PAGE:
While I absolutely love designing online spaces, it is incredibly healthy, refreshing and educational to go offline and completely unplug for a while. Every time I do it I return to my work thoroughly refreshed with new ideas for copy, wireframes and other web design deliverables. Here’s how my last unplugged adventure specifically helped me with a wireframe deck and how a similar approach might help you, too.
Get A Hobby
Two years ago I took up watercolor sketching and painting. I needed a quiet, creative outlet that had nothing to do with computers and the Internet. Practicing and learning about art encourages me to completely relax and engage a different part of my brain. There’s also a wealth of art history, Rennaissance masters and contemporary painters to explore. Even better, it’s an activity I really enjoy sharing with my daughter.
Learn From Other Disciplines
Last weekend I read a wonderful book called The Art of Designing Watercolors by Robert Lovett. This fabulous volume explores watercolor painting through 7 tools (the “How”) and 8 principles (the “Why”) of design. Robert Lovett is well-known Australian watercolor painter with over 60 years of experience as a professional artist.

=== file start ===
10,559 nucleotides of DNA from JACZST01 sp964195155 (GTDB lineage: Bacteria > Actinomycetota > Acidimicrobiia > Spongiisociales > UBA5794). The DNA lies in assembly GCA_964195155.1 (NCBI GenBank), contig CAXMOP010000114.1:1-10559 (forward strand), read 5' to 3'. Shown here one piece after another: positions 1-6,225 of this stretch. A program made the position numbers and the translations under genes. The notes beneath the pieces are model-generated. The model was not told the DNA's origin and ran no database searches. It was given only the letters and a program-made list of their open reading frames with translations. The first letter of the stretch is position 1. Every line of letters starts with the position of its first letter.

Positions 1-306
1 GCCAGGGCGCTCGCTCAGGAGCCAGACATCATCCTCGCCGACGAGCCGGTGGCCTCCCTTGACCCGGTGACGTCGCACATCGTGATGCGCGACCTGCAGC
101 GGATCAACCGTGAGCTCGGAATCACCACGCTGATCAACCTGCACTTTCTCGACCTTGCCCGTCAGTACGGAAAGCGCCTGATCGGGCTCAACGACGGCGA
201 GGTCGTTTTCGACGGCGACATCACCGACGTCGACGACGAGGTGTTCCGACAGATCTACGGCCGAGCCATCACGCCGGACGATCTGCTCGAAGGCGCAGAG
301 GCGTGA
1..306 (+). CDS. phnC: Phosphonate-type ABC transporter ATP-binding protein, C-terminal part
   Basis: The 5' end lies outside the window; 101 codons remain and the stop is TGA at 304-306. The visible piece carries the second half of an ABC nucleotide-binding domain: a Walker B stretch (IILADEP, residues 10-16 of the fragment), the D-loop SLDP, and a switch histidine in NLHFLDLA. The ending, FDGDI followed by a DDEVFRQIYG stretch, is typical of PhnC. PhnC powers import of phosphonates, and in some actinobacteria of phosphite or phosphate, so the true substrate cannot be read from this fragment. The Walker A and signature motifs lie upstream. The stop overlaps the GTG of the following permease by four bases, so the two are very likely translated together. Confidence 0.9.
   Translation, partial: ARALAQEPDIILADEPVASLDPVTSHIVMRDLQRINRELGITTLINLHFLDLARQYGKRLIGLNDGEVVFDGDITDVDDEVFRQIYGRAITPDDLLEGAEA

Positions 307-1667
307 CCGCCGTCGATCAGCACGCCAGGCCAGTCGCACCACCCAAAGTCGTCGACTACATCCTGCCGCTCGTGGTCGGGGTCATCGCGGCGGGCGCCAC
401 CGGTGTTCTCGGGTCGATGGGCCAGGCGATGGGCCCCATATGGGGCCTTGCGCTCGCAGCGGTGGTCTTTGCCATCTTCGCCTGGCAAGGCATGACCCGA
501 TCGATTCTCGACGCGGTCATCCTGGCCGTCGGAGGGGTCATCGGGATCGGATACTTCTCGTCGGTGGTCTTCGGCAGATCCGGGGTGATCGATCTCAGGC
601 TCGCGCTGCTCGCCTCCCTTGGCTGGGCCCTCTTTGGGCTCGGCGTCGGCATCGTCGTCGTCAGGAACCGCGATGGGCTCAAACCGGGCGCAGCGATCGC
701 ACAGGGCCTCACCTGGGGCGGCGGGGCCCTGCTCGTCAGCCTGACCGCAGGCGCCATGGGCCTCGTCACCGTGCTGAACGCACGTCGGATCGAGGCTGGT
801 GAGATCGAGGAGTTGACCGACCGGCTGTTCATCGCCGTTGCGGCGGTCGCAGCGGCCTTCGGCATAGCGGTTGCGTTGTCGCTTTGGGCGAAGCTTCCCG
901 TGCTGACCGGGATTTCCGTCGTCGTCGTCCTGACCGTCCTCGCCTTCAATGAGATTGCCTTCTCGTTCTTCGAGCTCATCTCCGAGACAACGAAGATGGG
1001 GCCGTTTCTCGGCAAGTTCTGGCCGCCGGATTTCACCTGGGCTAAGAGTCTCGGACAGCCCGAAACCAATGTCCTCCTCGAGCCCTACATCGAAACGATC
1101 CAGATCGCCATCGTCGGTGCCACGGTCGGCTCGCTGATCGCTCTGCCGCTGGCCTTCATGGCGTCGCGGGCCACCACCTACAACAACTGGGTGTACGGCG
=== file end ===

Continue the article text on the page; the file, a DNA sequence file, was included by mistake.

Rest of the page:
I’ve studied the elements and principles of design before, but it was fascinating to see them through the eyes of a master watercolorist. Going forward, Lovett challenges his readers to view everything they see in this context. When it came time to get back to work, I wondered if I could apply this idea to wireframes.
Synthesize Outside Material
Armed with my newfound knowledge, I was ready to attack my latest client assignment, a deck of about 50 wireframes. While I had plenty of reference material from the client, the best reference material available to me was the 7 tools and 8 principles of design I discovered thanks to my watercolor hobby.
For example, Lovett’s reminders to use balance and repetition were especially helpful in identifying and establishing familiar user patterns. When you’re building a large wireframe deck, it’s often easy to get stuck in a production rut and sometimes lose sight of the big picture. Revisiting these concepts from a fresh perspective kept me on track and helped me design a better user experience.
A Fresh Approach Brings New Ideas
Sometimes the best way to improve your skills is to try new things you thought were unrelated. What have you done offline that has helped your online career? Please share your thoughts in the comments.
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